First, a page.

In the first 24 hours after my column appeared, my mailbox was full of responses from people complimenting me: finally someone who simply writes it in the newspaper. I breathed a sigh of relief, because I had weighed my words very carefully because it was all so precarious. I had read it well, I thought. Listened to a lot of people.
And above all, I was and am affected and I lie awake at night because of the horrible images that keep coming. With so much violence and death, it is one thing to still have doubts about whether something can be called a genocide disgrace.
But then came the backlash. From someone I hold in high esteem. A friend. And that made it really hard for me. The criticism was not about the term genocide and the horror about it. But about my chosen words and my analysis of the use of the slogan ‘From the river to the sea‘.
In my view, many people use the slogan with the intention of saying that the Palestinians should be free. By determining from the outside that it is by definition a call for the extermination of Israelis, it becomes just that. What I had written was: you silence oppressed people even further by now also determining for them which slogans they can use.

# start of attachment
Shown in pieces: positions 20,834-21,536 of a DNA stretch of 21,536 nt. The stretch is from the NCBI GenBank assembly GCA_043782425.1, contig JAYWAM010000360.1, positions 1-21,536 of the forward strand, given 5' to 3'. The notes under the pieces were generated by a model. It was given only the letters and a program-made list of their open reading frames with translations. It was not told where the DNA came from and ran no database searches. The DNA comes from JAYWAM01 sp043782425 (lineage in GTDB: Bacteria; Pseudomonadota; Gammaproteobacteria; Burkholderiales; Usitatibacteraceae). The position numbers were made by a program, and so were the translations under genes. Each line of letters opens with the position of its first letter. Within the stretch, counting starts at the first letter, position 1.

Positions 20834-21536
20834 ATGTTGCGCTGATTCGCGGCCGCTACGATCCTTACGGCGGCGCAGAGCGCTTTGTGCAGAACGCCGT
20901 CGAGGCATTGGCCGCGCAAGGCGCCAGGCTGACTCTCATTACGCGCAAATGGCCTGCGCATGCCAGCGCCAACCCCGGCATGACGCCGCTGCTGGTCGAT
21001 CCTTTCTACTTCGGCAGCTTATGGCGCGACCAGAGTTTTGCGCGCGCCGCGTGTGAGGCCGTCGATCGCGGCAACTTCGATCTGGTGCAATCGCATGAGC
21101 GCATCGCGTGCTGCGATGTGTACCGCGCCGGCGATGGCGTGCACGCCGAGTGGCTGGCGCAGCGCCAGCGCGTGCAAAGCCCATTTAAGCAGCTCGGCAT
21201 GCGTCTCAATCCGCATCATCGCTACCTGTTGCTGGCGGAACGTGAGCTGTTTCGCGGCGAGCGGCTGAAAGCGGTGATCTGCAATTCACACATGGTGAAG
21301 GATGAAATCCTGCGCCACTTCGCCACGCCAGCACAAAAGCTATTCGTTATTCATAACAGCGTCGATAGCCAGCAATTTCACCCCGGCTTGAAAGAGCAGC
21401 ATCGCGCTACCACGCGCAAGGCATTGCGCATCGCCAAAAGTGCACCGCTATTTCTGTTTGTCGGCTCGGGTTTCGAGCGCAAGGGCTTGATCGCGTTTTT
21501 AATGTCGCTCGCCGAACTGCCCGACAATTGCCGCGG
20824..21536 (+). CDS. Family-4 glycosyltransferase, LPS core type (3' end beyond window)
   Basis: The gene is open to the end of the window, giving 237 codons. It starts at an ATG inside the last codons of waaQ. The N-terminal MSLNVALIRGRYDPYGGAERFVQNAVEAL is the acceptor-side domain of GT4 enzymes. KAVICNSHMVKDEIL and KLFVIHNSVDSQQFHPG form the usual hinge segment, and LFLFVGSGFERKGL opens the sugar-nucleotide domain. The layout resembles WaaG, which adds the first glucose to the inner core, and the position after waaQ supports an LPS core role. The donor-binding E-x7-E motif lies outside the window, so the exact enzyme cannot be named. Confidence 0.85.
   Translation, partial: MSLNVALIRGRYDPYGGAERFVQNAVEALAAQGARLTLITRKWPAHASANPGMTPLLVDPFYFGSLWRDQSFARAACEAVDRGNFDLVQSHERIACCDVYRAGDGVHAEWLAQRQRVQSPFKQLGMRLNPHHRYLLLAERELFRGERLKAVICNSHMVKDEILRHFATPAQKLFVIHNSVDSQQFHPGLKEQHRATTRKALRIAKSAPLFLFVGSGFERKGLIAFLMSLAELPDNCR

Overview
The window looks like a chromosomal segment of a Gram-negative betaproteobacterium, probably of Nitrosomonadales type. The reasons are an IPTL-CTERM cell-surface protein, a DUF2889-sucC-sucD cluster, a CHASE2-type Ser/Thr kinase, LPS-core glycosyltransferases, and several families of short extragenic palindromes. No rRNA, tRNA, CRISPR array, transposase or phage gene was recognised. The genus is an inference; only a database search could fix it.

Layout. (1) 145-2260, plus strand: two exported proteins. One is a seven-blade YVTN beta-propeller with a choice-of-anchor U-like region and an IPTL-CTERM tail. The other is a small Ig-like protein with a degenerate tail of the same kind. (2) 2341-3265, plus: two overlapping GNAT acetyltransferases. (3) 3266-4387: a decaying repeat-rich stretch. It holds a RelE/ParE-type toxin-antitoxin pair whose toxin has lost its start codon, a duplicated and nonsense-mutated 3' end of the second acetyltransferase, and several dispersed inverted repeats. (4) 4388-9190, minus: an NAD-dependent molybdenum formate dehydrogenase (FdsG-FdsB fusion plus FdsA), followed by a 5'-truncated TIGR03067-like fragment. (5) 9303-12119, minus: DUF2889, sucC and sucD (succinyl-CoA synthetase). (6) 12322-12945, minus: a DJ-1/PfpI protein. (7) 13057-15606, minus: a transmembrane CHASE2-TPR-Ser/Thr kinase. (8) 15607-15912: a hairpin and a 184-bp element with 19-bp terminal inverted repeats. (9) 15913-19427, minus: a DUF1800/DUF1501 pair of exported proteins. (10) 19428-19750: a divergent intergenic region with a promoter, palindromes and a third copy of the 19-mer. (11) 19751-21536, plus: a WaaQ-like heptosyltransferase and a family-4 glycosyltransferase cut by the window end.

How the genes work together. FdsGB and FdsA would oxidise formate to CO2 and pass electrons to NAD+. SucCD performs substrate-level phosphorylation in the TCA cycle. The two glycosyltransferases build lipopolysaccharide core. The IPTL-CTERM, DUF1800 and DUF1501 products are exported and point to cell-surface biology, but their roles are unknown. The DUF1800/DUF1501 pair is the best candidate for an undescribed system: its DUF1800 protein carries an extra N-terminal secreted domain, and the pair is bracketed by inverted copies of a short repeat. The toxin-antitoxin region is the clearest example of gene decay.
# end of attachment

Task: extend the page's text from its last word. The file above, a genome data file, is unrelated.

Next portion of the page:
‘But did I realize that Hamas had hijacked this sentence and was actually calling for the murder of Israelis – Jews? Did I realize that Jewish people in this city also do not dare to go out on the streets, and that schools are closed for fear of violence?’
To be honest. No.
Or yes, I had read that, but my brain had apparently closed itself off to it. It’s trivialized next to all the visible violence. A big blind spot.
And why didn’t I call the Hamas massacre on October 7 a mass slaughter? The impression of my piece could now be that I accuse Israel of genocide without taking into account that fourteen hundred people were extremely brutally murdered out of pure hatred and provocation.
As a columnist it is up to me to make sense of things. To inform me well, to read up on it. And to always choose my words carefully. This week I called a friend who is a journalist in Israel, and I spoke to an acquaintance who is a correspondent there.
I followed the report of a friend who went with one of the convoys with aid to Gaza. I talked for a long time with friends with contacts in Gaza and with friends with family in Israel. With Jewish people. With Muslim people.
The summary is that everyone is broken. That no one I speak to hates Jews or Muslims. Perhaps that is my bubble, which usually indeed consists of good people. Everyone is a victim. Of Hamas, of the ultra-right Netanyahu government, but also of the language and the words, the opinions, the politics, the history and all the heartache and need for revenge.
Tinkebell writes a column every week Het Parool. Read all her columns here.